As Season 1 of True Blood is set to air on October 7 on Channel 4 in the United Kingdom, Chris Ayres of TimesOnline met with Alan Ball and asked him to share information about his past and why the vampire series was the perfect next step.
When he was 13, Alan Ball was a passenger in a car driven by his older sister — it was her 22nd birthday — when she was killed in an accident. “She drove off the highway, there was a blind spot, and she pulled out,” he recalls, still flinching slightly. “The impact broke her neck. It was very bloody. At that impressionable age, Death came and stuck its ugly old face in mine, and said: ‘Hello, here I am.’ ” Ball escaped without a scrape.
It was that terrible event perhaps more than any other that shaped Ball, who ultimately went on to become a playwright, sit-com producer and Oscar-winning screenplay writer — he was responsible for the 1999 Kevin Spacey masterpiece American Beauty — and at the age of 52 has emerged as one of the most unusual and unsettling creative forces in American television.
But as much as he might still look as though the weight of several planets is upon him — on the morning we meet he sports a greying beard with hiking boots, jeans and a woodcutter shirt — Ball claims that True Blood is his way of lightening up. “Six Feet Under was about life in the presence of death,” he says. “But after that show ended I thought to myself: ‘OK, I’m done looking into the abyss now. I’m ready for a theme park ride.’ ”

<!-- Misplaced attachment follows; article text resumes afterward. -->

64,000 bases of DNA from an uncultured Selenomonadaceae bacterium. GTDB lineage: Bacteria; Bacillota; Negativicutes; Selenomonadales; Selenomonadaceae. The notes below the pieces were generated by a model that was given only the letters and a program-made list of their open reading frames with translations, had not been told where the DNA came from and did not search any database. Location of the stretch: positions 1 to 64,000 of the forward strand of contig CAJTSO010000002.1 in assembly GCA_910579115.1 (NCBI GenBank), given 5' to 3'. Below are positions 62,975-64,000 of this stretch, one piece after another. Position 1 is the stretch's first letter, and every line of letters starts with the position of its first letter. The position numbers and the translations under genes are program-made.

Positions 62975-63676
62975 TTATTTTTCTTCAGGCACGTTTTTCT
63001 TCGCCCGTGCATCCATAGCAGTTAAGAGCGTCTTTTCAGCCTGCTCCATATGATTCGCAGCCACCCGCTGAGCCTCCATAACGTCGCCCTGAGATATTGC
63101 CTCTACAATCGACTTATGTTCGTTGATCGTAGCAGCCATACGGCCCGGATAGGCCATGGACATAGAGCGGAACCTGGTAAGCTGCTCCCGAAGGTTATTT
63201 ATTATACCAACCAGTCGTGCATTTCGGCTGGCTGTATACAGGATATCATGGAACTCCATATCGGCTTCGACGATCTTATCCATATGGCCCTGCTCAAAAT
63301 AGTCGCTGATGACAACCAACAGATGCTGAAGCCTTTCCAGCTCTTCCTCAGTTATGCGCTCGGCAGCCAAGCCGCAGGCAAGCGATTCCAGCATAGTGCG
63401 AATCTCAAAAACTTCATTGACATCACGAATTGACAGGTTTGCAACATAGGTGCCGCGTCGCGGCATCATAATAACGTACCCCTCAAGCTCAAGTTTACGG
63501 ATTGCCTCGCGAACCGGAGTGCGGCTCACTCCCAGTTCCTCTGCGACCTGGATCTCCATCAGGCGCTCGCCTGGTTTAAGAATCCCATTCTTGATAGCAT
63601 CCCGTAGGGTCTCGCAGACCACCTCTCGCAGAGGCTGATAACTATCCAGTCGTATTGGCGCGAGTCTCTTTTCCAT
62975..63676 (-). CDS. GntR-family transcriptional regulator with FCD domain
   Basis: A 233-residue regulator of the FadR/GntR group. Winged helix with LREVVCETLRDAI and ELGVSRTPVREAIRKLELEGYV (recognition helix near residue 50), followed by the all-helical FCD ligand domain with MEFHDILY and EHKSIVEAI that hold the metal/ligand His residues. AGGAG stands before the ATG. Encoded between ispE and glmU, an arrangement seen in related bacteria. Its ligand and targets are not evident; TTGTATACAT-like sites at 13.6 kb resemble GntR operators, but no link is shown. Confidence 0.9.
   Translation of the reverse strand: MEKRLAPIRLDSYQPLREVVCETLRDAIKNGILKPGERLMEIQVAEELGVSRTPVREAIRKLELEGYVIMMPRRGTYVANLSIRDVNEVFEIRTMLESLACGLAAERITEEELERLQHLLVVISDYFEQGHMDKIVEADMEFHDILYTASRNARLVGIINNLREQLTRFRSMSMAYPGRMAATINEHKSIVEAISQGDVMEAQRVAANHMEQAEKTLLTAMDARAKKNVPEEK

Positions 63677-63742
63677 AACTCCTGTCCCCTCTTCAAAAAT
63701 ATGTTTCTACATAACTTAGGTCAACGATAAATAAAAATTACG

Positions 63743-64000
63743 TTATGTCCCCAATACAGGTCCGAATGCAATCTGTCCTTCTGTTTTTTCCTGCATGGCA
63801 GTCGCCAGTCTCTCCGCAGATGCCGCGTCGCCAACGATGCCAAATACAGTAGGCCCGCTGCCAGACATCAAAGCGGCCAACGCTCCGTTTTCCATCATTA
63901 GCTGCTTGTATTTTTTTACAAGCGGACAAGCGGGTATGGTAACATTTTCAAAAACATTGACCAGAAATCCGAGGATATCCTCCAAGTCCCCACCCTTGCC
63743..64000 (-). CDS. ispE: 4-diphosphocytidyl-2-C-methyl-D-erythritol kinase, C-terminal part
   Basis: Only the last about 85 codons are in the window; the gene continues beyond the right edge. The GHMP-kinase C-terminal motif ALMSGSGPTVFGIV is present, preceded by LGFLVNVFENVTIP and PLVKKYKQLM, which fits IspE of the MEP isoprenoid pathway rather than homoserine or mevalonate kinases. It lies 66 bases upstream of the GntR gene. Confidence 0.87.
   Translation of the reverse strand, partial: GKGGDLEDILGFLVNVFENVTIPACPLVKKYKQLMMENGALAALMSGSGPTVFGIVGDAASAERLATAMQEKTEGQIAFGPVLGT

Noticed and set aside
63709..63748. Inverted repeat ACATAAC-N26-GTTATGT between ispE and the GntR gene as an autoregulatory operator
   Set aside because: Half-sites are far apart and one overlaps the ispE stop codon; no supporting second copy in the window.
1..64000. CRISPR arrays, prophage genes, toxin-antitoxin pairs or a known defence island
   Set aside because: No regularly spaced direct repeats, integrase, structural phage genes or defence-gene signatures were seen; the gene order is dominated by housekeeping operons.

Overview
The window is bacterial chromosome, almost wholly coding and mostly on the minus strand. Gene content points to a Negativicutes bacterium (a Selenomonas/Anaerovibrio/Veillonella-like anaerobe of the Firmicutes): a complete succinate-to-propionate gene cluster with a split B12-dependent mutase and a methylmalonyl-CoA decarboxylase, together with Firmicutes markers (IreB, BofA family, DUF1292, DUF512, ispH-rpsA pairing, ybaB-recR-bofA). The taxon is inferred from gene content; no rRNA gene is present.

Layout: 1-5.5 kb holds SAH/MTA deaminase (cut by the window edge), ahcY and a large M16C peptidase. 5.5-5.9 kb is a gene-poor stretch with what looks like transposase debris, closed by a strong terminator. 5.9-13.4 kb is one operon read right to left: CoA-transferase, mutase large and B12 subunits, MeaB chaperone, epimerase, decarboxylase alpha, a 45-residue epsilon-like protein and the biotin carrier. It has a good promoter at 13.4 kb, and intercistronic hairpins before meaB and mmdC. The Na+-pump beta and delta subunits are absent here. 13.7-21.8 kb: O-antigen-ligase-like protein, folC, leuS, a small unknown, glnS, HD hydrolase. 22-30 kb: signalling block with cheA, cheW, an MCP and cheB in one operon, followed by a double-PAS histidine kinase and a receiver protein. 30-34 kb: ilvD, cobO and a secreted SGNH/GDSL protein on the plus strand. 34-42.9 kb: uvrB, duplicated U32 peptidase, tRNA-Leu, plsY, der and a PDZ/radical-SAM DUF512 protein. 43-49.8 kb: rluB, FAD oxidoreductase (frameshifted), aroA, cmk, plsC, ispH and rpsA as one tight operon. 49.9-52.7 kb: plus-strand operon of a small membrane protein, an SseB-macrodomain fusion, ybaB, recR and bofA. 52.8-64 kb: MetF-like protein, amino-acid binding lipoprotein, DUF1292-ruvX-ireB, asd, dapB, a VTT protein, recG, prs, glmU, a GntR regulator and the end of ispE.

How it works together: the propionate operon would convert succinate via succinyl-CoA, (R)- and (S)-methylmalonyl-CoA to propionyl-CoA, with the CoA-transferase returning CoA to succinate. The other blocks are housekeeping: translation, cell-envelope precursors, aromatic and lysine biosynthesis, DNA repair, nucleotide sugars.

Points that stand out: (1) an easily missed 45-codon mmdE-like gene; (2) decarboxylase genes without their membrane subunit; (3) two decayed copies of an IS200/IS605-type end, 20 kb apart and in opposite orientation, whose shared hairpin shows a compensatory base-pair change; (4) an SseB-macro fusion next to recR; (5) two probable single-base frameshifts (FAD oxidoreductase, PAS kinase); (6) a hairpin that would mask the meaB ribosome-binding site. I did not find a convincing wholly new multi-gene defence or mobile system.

Based on the Southern Vampire Mysteries novel series by Charlene Harris, True Blood is certainly a change of tempo. The title sequence, set to Jace Everett’s country stompalong Bad Things, features pole dancers, faith-healers and close-ups of blood-red lips and roadkill. The plot centres on a telepathic waitress named Sookie Stackhouse (Anna Paquin) and her vampire love interest, Bill Compton (played by the British actor Stephen Moyer, now engaged to Paquin in real life).
“I was never into the vampire thing,” Ball says. “I never saw Buffy. I never read any Anne Rice novels. But vampires are sexy: it’s the penetration, the exchange of fluids … they’re a very potent metaphor, especially for people who like to fantasise about being taken. What makes it OK is that vampires aren’t real. No one wants to fantasise about being taken by a real human being because that’s terrifying.”
He adds that when he first picked up one of Harris’s books, “I promised myself I’d read a chapter before I went to bed, and before I switched out the light I’d read seven.”
The son of a Lockheed quality control inspector from the Atlanta suburb of Marietta, Georgia, Ball clearly has a nostalgia for what he calls the “gothic sensibility of the South”, and it seeps through every beautifully shot HD frame of True Blood.
He contends that in spite of his sister’s death he had a “pretty standard” childhood. That is, if being 19 years the junior of your parents’ first child counts as “standard” (he has two brothers, the other 15 years older than him). Not to mention realising at a young age that he was gay.
“I was always very aware of that,” he concedes. “I mean, when I was 8 and went to see Goldfinger I found myself being turned on by Sean Connery. I was also very aware that it was something I had to keep a secret. I thought it meant you were relegated for ever to the outside fringes of society. I tried to be straight. I even had a teenage girlfriend — who I really ought to apologise to — before I came out in my thirties.”